Greg, her husband and successful businessman in his own right, works tirelessly on the grounds and does all sorts of maintenance work, as well as lobster runs to pick out the best from the day's catch for their guests. While we were there, he was cutting up two dozen trees felled by the unexpected and thoughtlessly uninvited Hurricane Arthur just before the residency began. Even with the loss of so many trees, the loss was negligible when compared to the number of others populating their acreage. The boulder-studded grounds, though natural, are manicured just enough to provide easy access for those of us who wanted to visit the shoreline, a short walk from the back of the main building which housed the studios and their beautiful home.


My goals were three-fold: I wanted to work on my current novel, take photographs, and get closer to God. I was successful. I wrote thousands of words and reached the 3/4 point in my manuscript, took over 1500 photos, many of which will find themselves in my blogs and other printed material, and spent time praising and talking to God while sitting in His glorious creation.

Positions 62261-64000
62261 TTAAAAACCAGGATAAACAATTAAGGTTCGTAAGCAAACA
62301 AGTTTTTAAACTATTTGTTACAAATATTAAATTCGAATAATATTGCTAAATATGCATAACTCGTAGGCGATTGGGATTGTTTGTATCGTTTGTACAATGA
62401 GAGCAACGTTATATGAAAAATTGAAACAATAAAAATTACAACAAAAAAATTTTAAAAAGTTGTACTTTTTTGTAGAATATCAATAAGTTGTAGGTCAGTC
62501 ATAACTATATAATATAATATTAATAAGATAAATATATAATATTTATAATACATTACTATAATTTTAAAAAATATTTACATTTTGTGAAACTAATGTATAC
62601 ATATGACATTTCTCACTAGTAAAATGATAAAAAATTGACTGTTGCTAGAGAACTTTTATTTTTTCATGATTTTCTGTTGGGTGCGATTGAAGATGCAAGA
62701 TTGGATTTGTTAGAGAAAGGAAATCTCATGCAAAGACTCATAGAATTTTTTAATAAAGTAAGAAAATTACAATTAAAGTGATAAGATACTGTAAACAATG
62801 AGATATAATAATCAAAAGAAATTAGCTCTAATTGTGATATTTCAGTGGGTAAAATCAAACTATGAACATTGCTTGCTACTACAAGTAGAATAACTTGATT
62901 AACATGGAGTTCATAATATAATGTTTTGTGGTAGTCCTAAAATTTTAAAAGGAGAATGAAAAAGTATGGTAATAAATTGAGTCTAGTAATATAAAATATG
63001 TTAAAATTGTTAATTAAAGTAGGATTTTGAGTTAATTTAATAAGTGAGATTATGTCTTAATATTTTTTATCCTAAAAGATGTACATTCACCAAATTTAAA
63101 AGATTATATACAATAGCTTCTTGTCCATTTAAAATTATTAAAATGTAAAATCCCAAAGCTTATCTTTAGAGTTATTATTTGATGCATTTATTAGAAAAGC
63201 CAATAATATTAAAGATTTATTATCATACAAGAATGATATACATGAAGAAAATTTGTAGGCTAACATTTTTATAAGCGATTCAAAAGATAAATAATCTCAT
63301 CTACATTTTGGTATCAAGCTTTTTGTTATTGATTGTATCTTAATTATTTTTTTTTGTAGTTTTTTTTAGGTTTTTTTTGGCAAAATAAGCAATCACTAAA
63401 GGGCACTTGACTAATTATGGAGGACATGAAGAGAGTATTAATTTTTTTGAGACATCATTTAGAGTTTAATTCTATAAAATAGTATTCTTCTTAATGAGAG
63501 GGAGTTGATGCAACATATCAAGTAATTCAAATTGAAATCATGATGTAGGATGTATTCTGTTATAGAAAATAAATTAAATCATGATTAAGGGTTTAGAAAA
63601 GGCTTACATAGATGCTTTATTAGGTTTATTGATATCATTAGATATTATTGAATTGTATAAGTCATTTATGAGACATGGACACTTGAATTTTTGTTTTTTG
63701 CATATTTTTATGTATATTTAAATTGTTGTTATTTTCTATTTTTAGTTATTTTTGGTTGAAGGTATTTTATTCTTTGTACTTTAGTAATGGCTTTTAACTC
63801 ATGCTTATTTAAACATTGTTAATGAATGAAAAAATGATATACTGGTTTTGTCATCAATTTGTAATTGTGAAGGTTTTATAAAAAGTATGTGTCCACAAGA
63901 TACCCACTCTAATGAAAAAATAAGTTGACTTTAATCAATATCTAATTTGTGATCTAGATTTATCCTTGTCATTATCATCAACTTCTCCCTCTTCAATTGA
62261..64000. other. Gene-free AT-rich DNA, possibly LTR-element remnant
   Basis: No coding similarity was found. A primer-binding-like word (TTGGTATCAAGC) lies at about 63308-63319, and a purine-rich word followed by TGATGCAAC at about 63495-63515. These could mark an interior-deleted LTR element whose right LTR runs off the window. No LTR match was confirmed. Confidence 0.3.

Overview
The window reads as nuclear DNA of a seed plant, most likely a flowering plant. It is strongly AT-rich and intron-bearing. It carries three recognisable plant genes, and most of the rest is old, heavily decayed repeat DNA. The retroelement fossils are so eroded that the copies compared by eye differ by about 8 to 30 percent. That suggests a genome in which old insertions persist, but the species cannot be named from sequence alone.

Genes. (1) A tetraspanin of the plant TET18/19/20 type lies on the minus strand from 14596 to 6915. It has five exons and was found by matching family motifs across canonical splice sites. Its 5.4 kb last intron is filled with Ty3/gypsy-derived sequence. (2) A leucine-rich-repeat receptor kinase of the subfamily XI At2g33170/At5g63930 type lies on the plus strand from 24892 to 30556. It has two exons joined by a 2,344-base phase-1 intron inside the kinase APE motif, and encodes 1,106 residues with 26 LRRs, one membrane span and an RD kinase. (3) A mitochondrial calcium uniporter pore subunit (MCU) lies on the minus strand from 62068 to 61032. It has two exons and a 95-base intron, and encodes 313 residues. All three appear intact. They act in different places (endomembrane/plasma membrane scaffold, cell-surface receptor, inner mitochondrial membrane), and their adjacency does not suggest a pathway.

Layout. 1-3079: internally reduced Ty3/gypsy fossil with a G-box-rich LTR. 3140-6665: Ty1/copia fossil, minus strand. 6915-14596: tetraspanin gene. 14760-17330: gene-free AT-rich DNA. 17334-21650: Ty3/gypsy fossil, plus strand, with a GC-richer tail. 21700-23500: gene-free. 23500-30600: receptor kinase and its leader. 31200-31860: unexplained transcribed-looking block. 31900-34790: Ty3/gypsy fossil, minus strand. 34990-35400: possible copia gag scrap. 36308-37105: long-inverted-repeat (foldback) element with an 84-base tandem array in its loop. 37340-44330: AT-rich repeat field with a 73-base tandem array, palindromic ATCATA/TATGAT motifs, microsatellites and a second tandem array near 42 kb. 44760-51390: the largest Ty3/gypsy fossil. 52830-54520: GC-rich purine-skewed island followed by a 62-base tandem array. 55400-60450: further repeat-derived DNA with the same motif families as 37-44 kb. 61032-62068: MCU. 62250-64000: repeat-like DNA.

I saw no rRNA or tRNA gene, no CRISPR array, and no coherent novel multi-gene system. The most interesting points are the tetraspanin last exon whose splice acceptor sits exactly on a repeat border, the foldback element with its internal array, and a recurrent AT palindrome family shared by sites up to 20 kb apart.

If you or anyone you know is a working professional in the arts and would like to apply for a residency at Golden Apple, you can visit www.goldenapplestudio.com and click on the residency tab. For more insight into the overall experience, check out the comments of previous residents. This once-in-a-lifetime experience not only allowed me the opportunity to work exclusively on my current projects, but introduced me to five wonderful artists--Yvonne, Erin, Anne, Shelley, and Greg. I won't forget my friendships and I won't ever be able to duplicate my experiences.


Thank you, Shelley and Greg. The Golden Apple Art Residency was a fairytale come true.


The beautiful entrance to the
Golden Apple Art Residency in Harrington, Maine...
Delicious meals, great conversation, and lots of laughter
were served up at this dining table...
Incredible view from the grounds of the Golden Apple...